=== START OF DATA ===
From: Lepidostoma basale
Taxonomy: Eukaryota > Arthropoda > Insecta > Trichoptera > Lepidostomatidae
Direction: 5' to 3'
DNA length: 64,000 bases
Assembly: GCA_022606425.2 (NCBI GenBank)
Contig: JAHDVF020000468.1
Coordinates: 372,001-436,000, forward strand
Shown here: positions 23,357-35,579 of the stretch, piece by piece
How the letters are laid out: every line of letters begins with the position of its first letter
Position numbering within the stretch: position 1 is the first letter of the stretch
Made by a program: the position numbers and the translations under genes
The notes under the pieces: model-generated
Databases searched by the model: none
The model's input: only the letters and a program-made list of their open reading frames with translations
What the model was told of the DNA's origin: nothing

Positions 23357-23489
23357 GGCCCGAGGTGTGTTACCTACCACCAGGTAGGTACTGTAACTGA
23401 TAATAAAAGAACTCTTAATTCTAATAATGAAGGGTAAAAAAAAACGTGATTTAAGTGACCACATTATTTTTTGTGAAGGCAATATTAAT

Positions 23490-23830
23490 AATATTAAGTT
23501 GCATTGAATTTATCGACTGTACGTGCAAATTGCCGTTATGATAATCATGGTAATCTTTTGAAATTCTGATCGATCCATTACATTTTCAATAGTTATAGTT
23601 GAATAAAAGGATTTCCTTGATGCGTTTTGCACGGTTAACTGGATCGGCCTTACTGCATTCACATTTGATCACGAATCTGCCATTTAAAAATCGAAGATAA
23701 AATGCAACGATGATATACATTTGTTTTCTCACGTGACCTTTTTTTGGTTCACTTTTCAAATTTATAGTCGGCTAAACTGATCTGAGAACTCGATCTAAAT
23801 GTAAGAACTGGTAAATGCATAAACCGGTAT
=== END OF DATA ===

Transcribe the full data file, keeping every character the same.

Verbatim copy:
From: Lepidostoma basale
Taxonomy: Eukaryota > Arthropoda > Insecta > Trichoptera > Lepidostomatidae
Direction: 5' to 3'
DNA length: 64,000 bases
Assembly: GCA_022606425.2 (NCBI GenBank)
Contig: JAHDVF020000468.1
Coordinates: 372,001-436,000, forward strand
Shown here: positions 23,357-35,579 of the stretch, piece by piece
How the letters are laid out: every line of letters begins with the position of its first letter
Position numbering within the stretch: position 1 is the first letter of the stretch
Made by a program: the position numbers and the translations under genes
The notes under the pieces: model-generated
Databases searched by the model: none
The model's input: only the letters and a program-made list of their open reading frames with translations
What the model was told of the DNA's origin: nothing

Positions 23357-23489
23357 GGCCCGAGGTGTGTTACCTACCACCAGGTAGGTACTGTAACTGA
23401 TAATAAAAGAACTCTTAATTCTAATAATGAAGGGTAAAAAAAAACGTGATTTAAGTGACCACATTATTTTTTGTGAAGGCAATATTAAT

Positions 23490-23830
23490 AATATTAAGTT
23501 GCATTGAATTTATCGACTGTACGTGCAAATTGCCGTTATGATAATCATGGTAATCTTTTGAAATTCTGATCGATCCATTACATTTTCAATAGTTATAGTT
23601 GAATAAAAGGATTTCCTTGATGCGTTTTGCACGGTTAACTGGATCGGCCTTACTGCATTCACATTTGATCACGAATCTGCCATTTAAAAATCGAAGATAA
23701 AATGCAACGATGATATACATTTGTTTTCTCACGTGACCTTTTTTTGGTTCACTTTTCAAATTTATAGTCGGCTAAACTGATCTGAGAACTCGATCTAAAT
23801 GTAAGAACTGGTAAATGCATAAACCGGTAT